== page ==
Light & Shadow #35

Chinks, Not Chaps — Caldwell, ID Circa 1995

In 1992, I left the newspaper business to freelance as a commercial photographer. For a time, I shared studio space with another photographer. Mark Lisk is a creative soul and consummate landscape photographer. During downtime one afternoon, I watched as he transferred Polaroid images to watercolor paper. I was inspired to explore an alternative process of my own.

I had an idea in mind and could think of no better subject than Jim Hanks (Light & Shadow #34). At his corral fence with beaver fur chinks — yep, they’re a thing — and a lariat, we made the picture that kicked off my era of hand-colored black and white photography.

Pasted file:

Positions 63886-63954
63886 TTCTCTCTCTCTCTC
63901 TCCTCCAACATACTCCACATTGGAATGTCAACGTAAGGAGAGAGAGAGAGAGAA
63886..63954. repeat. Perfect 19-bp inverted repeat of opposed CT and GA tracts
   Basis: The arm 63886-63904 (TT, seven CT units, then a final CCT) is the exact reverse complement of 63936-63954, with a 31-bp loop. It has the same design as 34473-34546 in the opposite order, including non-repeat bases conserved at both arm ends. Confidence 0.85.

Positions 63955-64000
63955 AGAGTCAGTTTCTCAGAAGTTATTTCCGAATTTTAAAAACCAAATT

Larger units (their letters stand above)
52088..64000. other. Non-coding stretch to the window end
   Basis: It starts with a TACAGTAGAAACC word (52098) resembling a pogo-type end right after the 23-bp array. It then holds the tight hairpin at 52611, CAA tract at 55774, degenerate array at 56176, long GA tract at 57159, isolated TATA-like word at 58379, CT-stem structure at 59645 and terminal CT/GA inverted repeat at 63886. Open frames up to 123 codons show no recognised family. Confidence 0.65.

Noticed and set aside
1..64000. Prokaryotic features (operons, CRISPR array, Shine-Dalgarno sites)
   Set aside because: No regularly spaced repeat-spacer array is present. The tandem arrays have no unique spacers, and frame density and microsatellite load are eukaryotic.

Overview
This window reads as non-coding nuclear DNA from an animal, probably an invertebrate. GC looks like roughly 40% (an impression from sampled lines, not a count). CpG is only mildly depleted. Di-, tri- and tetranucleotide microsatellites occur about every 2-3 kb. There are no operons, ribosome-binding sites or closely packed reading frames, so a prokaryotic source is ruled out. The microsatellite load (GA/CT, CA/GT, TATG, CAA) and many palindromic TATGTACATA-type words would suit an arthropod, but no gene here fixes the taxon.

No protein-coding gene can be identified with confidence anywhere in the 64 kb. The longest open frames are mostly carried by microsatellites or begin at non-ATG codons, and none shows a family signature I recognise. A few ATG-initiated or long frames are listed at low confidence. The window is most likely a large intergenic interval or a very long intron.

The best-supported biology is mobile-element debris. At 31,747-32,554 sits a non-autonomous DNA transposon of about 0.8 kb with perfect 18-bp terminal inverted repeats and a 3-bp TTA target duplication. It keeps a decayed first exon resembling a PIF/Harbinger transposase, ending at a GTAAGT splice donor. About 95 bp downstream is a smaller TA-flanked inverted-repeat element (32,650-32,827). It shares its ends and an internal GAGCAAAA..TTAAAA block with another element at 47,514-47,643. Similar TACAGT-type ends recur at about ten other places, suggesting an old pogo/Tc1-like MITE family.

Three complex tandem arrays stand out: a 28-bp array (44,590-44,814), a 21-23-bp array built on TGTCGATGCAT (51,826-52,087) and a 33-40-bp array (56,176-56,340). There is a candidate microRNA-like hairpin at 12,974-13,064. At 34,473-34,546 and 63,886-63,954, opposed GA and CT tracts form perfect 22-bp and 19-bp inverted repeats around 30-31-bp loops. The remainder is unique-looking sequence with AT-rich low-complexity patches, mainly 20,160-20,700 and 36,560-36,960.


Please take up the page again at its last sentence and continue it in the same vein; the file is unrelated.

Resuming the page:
Hand-coloring was nothing new. Photographic portraits were often colored with oil pigments directly on the b&w silver gelatin print. While their colors were generally soft and somewhat transparent, I approached my pieces with a bit more gusto.

I employed the method for several years before it ran its course. I enjoyed the curiosity expressed by people and felt the work was uniquely me.

Chinks, Not Chaps — Hand Colored

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